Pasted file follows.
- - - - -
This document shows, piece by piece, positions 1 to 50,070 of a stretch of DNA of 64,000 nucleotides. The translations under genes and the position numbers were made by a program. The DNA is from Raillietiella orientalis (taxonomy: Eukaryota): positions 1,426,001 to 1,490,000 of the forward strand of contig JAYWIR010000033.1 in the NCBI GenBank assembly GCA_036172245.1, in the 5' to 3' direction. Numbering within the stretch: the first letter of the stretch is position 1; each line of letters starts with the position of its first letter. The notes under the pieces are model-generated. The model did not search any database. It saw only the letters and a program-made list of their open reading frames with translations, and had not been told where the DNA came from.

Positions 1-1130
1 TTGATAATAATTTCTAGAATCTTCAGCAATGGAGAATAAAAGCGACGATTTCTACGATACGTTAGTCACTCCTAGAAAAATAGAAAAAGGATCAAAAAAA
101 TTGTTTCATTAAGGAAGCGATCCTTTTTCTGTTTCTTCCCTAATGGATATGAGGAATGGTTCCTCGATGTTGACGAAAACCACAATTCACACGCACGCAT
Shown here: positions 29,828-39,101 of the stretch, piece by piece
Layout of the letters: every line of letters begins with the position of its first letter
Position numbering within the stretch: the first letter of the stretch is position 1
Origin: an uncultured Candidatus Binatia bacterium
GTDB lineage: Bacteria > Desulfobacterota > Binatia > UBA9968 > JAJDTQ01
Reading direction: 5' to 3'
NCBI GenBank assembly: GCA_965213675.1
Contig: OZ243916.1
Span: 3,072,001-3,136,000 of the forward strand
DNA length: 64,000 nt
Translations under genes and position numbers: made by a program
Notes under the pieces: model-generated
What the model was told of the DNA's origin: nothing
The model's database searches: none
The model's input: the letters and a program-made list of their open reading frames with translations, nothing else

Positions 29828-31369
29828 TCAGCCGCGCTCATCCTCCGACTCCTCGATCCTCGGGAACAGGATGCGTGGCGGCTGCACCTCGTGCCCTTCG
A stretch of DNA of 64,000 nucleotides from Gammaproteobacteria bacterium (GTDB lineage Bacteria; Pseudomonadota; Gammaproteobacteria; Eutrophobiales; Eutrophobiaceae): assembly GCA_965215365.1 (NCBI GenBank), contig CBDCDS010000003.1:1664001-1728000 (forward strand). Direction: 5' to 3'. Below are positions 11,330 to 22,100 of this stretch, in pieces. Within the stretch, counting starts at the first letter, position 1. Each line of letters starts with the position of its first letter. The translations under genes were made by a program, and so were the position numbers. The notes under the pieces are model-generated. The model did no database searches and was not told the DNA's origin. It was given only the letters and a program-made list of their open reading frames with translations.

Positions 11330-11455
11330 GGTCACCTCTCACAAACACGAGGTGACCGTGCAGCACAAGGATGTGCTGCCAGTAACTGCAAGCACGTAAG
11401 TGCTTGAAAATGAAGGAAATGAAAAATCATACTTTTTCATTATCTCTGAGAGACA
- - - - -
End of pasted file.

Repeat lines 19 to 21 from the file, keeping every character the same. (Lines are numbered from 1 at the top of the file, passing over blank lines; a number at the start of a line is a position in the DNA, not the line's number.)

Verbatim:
The model's input: the letters and a program-made list of their open reading frames with translations, nothing else

Positions 29828-31369
29828 TCAGCCGCGCTCATCCTCCGACTCCTCGATCCTCGGGAACAGGATGCGTGGCGGCTGCACCTCGTGCCCTTCG